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How To Electrify Your Vehicle Fleet
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How To Electrify Your Vehicle Fleet

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If you are looking to go electric then this is the perfect blog to cover the essential points of switching! Choosing to electrify your fleet is a simple action that comes with multiple benefits such as reducing costs, improving air quality and protecting the environment.

With the Government working towards making all roads emission-free by 2050 and the ban on new petrol and diesel cars in 2030, this is a perfect time to future proof your business and stay ahead of the curve.

Why Go Electric?

Many business owners believe that an electric fleet is an added cost and time loss however it is quite the opposite. Eligible Electric Vehicles (EVs) are currently exempt from the London Congestion Charge which could save you up to £3,900 alone per year!

Here are some more benefits you will receive:

1. Emissions:

This is an important benefit for companies who want to reduce their overall energy consumption, the impact on the environment and to meet the future regulations that are likely to come in for climate control, carbon emissions and reporting. An Electric Vehicle shows a better reduction in emissions including production, use and recycling - it is said to be up to 3 - 5 times more efficient than a normal vehicle. One Electric car can save approximately 1.5 million grams of CO2, according to EDF Energy.

Organisations like The Climate Pledge and The SME Climate Hub are already helping organisations commit to Net Zero before the Government timeline of 2050.

2. Cost Benefits

An EV can tend to be more expensive to purchase compared to a normal petrol/diesel vehicle however the savings you can receive by owning an Electric vehicle are far superior.

The maintenance costs of an electric vehicle are around 70% less when compared to a normal vehicle. By having an electric fleet it can lower your operating costs by up to 2-3 times plus decreasing the GHG emissions of your company.

The running costs of an EV are considerably less when compared to a petrol or diesel car running from as little as 1p per mile.  

​​Electric vehicle owners are also exempt from the following:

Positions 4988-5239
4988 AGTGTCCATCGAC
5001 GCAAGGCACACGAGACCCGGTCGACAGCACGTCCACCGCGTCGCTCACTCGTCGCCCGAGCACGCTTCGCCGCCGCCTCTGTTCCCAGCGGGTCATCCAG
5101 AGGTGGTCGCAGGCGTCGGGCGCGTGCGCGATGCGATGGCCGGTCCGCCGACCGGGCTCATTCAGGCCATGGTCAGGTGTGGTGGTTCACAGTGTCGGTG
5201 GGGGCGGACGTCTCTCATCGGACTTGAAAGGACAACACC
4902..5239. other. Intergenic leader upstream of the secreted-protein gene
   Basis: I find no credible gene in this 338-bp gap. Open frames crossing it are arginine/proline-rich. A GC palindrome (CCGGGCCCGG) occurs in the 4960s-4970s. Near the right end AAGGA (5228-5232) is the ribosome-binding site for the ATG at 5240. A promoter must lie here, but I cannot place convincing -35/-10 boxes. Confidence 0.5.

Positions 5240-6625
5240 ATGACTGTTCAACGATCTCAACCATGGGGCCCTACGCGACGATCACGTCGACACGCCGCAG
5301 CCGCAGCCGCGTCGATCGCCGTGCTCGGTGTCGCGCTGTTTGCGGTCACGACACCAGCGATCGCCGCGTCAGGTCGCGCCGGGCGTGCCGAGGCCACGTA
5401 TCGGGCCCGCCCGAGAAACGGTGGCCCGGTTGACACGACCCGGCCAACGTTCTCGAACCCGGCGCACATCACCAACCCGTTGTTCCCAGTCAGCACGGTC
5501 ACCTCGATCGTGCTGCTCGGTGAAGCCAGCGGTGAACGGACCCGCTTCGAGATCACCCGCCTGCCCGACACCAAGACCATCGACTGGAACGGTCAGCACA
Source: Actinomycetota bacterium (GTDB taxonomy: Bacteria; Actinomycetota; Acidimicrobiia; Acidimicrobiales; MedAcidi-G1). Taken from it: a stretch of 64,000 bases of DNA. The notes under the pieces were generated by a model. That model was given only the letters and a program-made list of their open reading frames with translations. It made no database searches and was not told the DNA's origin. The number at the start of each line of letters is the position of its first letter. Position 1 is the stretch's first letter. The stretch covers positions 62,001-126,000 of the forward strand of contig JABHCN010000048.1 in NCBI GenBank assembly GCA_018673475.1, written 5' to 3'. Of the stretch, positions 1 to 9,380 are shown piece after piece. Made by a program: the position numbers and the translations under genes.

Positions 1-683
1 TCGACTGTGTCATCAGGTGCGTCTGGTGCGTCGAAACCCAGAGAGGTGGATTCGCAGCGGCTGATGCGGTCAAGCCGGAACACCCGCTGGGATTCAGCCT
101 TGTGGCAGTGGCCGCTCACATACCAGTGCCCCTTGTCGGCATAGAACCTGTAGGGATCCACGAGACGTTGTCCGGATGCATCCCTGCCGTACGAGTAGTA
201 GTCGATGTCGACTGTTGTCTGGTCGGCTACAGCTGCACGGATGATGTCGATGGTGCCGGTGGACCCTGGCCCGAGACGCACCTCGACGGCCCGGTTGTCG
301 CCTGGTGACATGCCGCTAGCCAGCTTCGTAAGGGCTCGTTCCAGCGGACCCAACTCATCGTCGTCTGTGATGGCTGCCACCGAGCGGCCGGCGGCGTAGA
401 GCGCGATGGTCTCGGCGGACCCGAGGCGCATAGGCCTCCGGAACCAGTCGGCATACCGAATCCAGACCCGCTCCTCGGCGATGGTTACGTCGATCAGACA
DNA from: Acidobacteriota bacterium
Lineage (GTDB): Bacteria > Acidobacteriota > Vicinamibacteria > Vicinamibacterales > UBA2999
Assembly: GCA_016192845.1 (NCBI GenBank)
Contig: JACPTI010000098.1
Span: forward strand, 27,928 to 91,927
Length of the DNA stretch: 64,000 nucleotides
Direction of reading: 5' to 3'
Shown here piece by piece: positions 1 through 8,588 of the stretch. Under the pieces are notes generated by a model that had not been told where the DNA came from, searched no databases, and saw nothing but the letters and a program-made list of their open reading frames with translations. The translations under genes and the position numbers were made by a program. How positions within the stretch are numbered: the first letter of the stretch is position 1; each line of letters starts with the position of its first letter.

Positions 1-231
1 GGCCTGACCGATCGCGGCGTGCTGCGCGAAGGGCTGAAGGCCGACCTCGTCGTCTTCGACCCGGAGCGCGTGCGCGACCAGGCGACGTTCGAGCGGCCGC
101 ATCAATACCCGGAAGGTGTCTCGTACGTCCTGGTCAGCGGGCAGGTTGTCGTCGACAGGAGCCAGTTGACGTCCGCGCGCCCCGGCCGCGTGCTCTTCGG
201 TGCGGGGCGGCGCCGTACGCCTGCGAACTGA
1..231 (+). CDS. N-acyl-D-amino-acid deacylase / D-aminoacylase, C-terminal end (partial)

• vehicle excise duty
  • van benefit charge
  • fuel benefit charge
  • fuel duty

3. Travel Incentives 

Eligible Electric Vehicles (EVs) are currently exempt from the London Congestion Charge which could save you up to £3,900 alone per year!

You’ll also be exempt from paying £12.50 a day as part of the ultra-low emission zone (ULEZ) plus there are similar ULEZ schemes planned in Birmingham, Manchester, Bristol, Bath, and Oxford!

4. Air Quality

Going electric reduces the amount of emissions being produced therefore less pollution. This has a major impact on air quality and can help with the well-being of people lives.

Does it Make Financial Sense?

For business owners, the most common question is, should I buy an electric vehicle privately or through the company?

The answer to this comes down to your specific circumstances. To work this out you will need to take into account:

  • The price of the car
  • The CO2 emissions (if any)
  • The year it was registered
  • The amount of business mileage you will be doing
  • Your other personal and business tax affairs

When it comes to buying a car, there will be various taxes to consider. Let’s run through them:

1. VAT

To reclaim VAT on a car, it needs to be exclusively for business purposes. If there is going to be personal use then the VAT is not allowable so the business cannot claim any of it back (like if you purchased the vehicle personally)

If you purchase a Van through the business, you will be able to claim back the full VAT element even if there is some private use.

2. Corporation Tax

With an electric vehicle, you are able to claim the First Year Allowance (Capital Allowance) which means you will be able to claim the full cost of the car in the year you buy it (has to be new). Normally if you bought a car through the business only part of the cost is offset against your corporation tax. With most cars, this deduction will be applied gradually over time and the amount you can offset is based on the CO2 emissions of the car.